Arik Gilbert is LSU's "Freak of Nature" Game-Changer at Tight End

by Cody Worsham | Digital Media Reporter
Last Word with Coach O - Preseason Game No. 2 Hey Fightin' Podcast +0
Arik Gilbert is LSU's "Freak of Nature" Game-Changer at Tight End

There were few in attendance for LSU’s second preseason game on Friday – parents and staff, mostly – but judging by the roar they produced on one particular play, you’d have thought it was Saturday night in Death Valley.

Arik Gilbert can have that effect.

A diving catch over the middle of the field, tightly contested by a defender but caught by LSU’s freshman tight end, elicited a collective gasp of awe from those gathered. What they glimpsed in one play is what the world, once the Tigers kick off in less than two weeks, will soon see, too. The roar they let out will soon echo far outside Tiger Stadium.

That’s because Arik Gilbert is a Freak. And not merely your run-of-the-mill, everyday Freak found in locker rooms across college football. Gilbert, the highest-rated player at his position in the history of recruiting website 247Sports, is your favorite Freak’s Favorite Freak, the guy who turns jaw-dropping talents into jaw-dropped observers, the one who turns mostly empty stadiums into dens of deafening disbelief. 

It is unseemly for writers – in the humble and subjective opinion of this one – to overhype first-year players before they ever take the field in a college football game. Returning veterans deserve their accolades first, and rookies really should prove themselves before they start grabbing headlines. Heaping expectations and hopes upon freshmen can be premature and unfair.

But Gilbert’s teammates and coaches are making it very hard to ignore his potential – mostly because they can’t ignore it, either. 

Terrace Marshall – a 6-foot-3, 200 pound prototype wide receiver – calls Gilbert “eye candy” and “a freak of nature.” Ed Orgeron, JaCoby Stevens, and Jabril Cox call him Megatron. His quarterback, Myles Brennan – well, he just smiles when asked about his newly-found, easily-targeted target.

“I don’t think he’s missed a single pass since we started camp,” Brennan says, breaking out into a knowing grin. “He’s an outstanding athlete, and we are very, very, very” – three very’s! – “grateful to have him on the roster.”

The Next Man Up in LSU’s passing game is unlike any who has preceded him. Physically, Gilbert already possesses NFL size and speed, a 6-foot-5, 249 pounder who runs like a sprinter but packs the punch of a prizefighter. His hands are reliable, and his ball skills are advanced. LSU’s produced pro talent at tight end in recent years, with Foster Moreau, Thaddeus Moss, and Stephen Sullivan all inking NFL deals in recent seasons, but Gilbert is a potential game-changer. The literal oohs and ahhs his catch generated Friday? He’s been doing it all fall on the practice field, except his teammates and coaches are the ones he’s been wowing.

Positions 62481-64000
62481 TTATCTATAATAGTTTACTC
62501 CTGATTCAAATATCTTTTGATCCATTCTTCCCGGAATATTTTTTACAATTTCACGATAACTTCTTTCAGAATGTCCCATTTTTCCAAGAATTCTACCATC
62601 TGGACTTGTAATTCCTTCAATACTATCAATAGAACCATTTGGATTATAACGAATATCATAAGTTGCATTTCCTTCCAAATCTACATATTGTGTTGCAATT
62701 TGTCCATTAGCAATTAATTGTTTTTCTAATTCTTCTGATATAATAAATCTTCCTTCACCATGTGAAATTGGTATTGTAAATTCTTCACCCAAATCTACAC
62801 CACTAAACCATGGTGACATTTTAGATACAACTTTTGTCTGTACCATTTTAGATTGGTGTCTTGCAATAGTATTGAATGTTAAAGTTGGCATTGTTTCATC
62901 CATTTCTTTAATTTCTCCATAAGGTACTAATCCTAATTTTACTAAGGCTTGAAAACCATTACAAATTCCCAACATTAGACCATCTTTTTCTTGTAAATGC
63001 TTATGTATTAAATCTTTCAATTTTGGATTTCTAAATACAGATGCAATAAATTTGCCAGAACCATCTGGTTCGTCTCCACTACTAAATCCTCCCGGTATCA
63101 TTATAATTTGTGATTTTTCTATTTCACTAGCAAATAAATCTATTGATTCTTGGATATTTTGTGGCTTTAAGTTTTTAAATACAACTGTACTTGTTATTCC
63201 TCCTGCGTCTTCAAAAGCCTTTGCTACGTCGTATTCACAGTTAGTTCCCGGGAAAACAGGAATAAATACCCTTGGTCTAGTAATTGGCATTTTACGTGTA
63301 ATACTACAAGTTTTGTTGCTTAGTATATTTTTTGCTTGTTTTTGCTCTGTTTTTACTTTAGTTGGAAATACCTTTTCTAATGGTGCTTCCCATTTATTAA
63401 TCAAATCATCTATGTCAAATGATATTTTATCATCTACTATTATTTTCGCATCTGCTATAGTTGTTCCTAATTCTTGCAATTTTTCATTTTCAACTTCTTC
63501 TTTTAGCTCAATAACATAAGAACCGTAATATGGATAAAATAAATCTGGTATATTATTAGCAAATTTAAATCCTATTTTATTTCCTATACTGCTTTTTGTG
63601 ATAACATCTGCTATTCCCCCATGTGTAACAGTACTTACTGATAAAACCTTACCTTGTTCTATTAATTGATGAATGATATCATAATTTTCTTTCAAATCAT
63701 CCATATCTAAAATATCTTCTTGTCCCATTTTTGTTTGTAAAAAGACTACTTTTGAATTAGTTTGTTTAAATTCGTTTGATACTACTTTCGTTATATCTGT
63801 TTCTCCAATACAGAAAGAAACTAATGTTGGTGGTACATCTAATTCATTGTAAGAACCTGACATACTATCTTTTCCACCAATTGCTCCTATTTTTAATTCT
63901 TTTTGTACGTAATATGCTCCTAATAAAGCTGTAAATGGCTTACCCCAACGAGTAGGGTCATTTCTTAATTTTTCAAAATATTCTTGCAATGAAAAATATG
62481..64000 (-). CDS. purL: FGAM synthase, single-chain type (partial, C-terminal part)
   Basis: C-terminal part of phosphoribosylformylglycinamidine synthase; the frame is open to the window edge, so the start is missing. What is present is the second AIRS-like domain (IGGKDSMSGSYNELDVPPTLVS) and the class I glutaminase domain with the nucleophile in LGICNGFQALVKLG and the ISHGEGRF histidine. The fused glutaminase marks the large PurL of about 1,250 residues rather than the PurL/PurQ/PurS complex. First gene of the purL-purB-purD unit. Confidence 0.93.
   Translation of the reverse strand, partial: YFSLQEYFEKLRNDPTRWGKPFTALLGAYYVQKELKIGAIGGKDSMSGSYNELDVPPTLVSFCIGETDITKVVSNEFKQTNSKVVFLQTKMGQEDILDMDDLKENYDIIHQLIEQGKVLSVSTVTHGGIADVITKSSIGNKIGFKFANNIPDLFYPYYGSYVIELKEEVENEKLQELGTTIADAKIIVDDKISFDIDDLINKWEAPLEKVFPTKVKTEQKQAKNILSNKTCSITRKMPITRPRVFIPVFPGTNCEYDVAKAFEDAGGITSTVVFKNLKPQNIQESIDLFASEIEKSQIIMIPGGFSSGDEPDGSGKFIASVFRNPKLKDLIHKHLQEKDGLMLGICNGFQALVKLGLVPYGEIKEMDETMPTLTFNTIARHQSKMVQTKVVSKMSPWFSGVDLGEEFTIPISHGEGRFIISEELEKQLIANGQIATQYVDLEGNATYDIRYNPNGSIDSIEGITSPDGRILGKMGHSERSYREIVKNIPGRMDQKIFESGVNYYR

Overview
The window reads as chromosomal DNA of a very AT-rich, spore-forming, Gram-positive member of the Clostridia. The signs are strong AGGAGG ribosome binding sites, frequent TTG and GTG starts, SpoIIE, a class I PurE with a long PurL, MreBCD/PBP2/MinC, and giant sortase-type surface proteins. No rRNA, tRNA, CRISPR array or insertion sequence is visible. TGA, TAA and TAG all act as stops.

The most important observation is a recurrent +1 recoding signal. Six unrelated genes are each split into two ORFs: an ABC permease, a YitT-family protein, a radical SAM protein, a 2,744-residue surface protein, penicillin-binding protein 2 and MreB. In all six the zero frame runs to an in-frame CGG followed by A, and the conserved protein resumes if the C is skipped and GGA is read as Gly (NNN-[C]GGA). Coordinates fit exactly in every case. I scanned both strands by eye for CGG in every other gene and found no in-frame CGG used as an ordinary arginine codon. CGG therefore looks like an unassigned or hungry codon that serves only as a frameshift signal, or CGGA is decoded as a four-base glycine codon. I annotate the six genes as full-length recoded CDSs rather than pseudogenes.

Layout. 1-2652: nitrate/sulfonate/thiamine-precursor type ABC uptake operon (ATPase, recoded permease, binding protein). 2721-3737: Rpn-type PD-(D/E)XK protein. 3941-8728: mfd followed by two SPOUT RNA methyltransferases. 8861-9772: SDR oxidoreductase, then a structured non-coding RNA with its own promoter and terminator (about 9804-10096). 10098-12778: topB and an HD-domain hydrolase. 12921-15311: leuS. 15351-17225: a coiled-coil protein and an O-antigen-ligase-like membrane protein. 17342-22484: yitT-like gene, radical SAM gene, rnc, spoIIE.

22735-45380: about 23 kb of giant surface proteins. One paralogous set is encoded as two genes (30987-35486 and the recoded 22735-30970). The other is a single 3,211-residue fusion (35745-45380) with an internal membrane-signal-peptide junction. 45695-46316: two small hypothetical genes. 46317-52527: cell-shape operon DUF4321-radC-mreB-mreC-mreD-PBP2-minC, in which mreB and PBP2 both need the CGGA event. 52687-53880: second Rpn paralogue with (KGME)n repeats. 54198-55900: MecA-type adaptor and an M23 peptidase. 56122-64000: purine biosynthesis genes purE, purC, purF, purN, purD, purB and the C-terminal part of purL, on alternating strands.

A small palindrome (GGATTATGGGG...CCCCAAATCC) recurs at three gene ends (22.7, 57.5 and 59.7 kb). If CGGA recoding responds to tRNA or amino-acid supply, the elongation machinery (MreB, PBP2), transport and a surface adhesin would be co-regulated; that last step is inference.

“Arik is the type of tight end we’ve been looking for to stretch the field,” Orgeron says. “We ran a vertical route right up the field, he beat the Mike linebacker, touchdown. That’s a dagger in the heart of a defense. We can spread him out. He can play X, he can play Z. He’s a good player.”

Gilbert draws consistent comparisons to Calvin Johnson, the future Hall of Fame wide receiver who starred for the Detroit Lions for nine seasons. New Tiger passing game coordinator Scott Linehan coached Johnson – nicknamed Megatron for his own freakish abilities – from 2009 to 2013, and Orgeron has indicated LSU will use similar concepts with Gilbert in Baton Rouge that Linehan implemented for Johnson in Detroit.

Good luck guarding that.

“There’s been a couple times where Arik will run a route, and he’ll bang into me, and I have to absorb it,” said LSU safety Jacoby Stevens, no slouch at 6-foot-2, 230 pounds. “He’s a freak of nature. Coach O wasn’t wrong when he called him Megatron. He can move like a receiver, but he’s 250 pounds. That’s 250 pounds that’s running 4.4 speed directly at you.”

As dominant as Gilbert is physically, he’s impressed his teammates and coaches just as much with his attitude. They describe him as quiet, humble, and hard-working. He’s more blue collar than blue chip. 

“He’s a tremendous young man,” Orgeron says. “I believe I was in the office Sunday and he was studying tape on his own. Very, very driven. I think he’s going to be an excellent player for us.”

Since missing the spring with an injury, Gilbert has exploded behind closed doors in the fall. Orgeron said he scored two touchdowns in LSU’s first preseason game, and he hauled in more than one outstanding grab in the second outing. 

Perhaps it’s too soon to expect Gilbert to produce immediately at the SEC level. His circumstances are far from ideal, with a 10-game conference only slate and the restrictions created by a pandemic. And, as easy as it is to forget by watching the way he works and performs, he’s just a freshman. He’s still learning his position, catching three passes for 34 yards Friday and inspiring Orgeron to state, simply: “We need to get him the ball more.” It takes time to adjust to a new level. Patience must precede production.

Tell that to his teammates. Gilbert may be a freshman, but he’s a Freak, too. And with more than 4,000 yards, 300 receptions, and 45 touchdowns gone from last season’s pass-catchers, LSU needs him to be freaky, fast.

They like his chances.

“The ceiling for him is so high,” said linebacker Jabril Cox. “If he continues to get better, he can be the best tight end to ever play college football. It’s only up to him and his hard work. 

Arik Gilbert, he’s going to be a special one.”

It’s high praise, but it’s not blind praise. It’s based on what they’ve seen with their own eyes and heard with their own ears. That’s how they know: the oohs and ahhs that filled Tiger Stadium Friday?

They’re only going to get louder.